Tully Smyth was just 14 years old when her mother was diagnosed with younger onset dementia. Now 32, Tully is a social media influencer, journalist, podcast host and a previous contestant on Big Brother Australia.
There is an estimated 27,800 people in Australia living with younger onset dementia, under the age of 65 years. Often parents of young children, a diagnosis of younger onset dementia can significantly impact the family dynamic and well-being.
“When my mother Kay was diagnosed, my youngest brother was only nine and our entire lives were thrown into disarray. It was frustrating, confusing and plain terrifying,” says Tully.
Dementia is primarily a disease affecting older people, making it difficult to get an early or timely diagnosis. Often the first clinical response is not cognitive decline but a psychological diagnosis of depression or stress. This delay in diagnosis can be an added complication causing additional frustration in an already difficult situation.
Thinking back, Tully remembers there were changes in her mother’s behaviour much earlier, which were put down to stress or being over-worked. It began with the little things.
“Mum would lose her car in the car park, forgetting which level she’d parked on. She would grab milk at the grocery store, not remembering we already had two full cartons in the fridge. She’d struggle to figure out how much change she was owed from a cafe or to recall the names of some of my friends,” explains Tully.
But it was her change in personality that was the most drastic. Being angry all the time and quick to start an argument or lose her temper.
“As a young teenager, I didn't have the maturity to grasp what was happening or the fact that what was happening wasn't her fault. It was all too much. Too serious. Too confronting.”
The stigma around what a diagnosis of dementia means affected Tully’s life as a teenager. She stopped inviting friends over after school, desperate to keep the family secret and embarrassed about what they might see.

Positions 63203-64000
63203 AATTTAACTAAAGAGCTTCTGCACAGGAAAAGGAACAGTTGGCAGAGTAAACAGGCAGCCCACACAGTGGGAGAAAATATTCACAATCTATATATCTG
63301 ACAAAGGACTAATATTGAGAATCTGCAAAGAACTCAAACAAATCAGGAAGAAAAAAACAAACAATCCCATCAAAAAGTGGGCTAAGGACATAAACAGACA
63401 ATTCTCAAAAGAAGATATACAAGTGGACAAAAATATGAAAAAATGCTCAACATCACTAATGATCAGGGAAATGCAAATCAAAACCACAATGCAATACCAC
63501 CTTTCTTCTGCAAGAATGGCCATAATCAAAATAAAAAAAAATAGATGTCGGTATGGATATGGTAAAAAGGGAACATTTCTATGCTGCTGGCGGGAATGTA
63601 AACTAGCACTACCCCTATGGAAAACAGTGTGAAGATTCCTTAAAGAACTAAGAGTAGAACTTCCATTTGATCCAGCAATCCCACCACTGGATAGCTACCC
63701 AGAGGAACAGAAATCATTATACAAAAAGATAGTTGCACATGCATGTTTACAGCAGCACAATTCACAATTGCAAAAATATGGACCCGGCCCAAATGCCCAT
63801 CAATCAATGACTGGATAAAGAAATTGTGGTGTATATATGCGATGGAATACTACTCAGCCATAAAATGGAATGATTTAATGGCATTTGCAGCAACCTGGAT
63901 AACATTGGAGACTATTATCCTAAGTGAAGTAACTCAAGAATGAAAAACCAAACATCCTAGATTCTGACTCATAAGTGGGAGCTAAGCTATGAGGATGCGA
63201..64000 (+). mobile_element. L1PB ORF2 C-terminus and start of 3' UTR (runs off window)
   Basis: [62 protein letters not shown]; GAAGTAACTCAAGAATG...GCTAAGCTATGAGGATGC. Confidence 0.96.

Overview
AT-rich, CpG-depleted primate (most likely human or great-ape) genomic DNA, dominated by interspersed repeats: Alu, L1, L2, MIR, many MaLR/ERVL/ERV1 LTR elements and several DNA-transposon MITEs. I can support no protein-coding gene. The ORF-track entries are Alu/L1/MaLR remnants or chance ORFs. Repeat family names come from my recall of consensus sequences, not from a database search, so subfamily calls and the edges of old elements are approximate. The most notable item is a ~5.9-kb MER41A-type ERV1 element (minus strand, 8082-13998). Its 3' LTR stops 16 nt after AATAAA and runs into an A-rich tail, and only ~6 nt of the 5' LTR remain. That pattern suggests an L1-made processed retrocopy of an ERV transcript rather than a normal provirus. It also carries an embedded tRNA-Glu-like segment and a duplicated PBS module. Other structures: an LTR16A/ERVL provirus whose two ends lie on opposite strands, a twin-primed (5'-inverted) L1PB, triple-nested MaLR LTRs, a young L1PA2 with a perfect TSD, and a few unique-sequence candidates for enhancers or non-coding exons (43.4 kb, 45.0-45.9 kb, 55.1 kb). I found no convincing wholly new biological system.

As the dementia progressed these feelings moved to sadness with the family battling to cope with no support network.
“We didn't have a respite nurse. None of us were seeing psychologists. Looking back, I'm not sure how we managed but when you've got no other option, you just put your head down and keep going. This changed once a place opened up for mum in a care home.”
Tully now believes they kept her Mum at home for too long, for the health and well-being of both Kay and the family.
“It was extremely hard to find Mum a place at a care home. She was still physically young and able and required a staff member to monitor her because she was quite violent,” says Tully
“A lot of care homes simply didn't have the manpower and the few that did, we couldn't afford.”
After placing Kay in a couple of care homes that were not suitable due to distance to travel to visit regularly, or the care environment, Kay finally settled at Hammondville in New South Wales.
“It felt like home. The rooms felt cosy, there were sunny gardens and bright flowers and the staff felt like extended family members,” says Tully
In July last year, after a 23-year-long battle, Tully’s beautiful mum, Kay, passed away.
Tully will be sharing her experiences at the International Dementia Conference on day two in the panel session “Carers in conversation: Tomorrow might be better”. By hearing this session Tully hopes people realise there is help available.
“There are resources, support groups and people you can talk to. People who have been through the same experiences, trained nurses and carers that can lend a hand.”
“Tomorrow might be better but it also might not, and that's okay. Because we're all in this together.”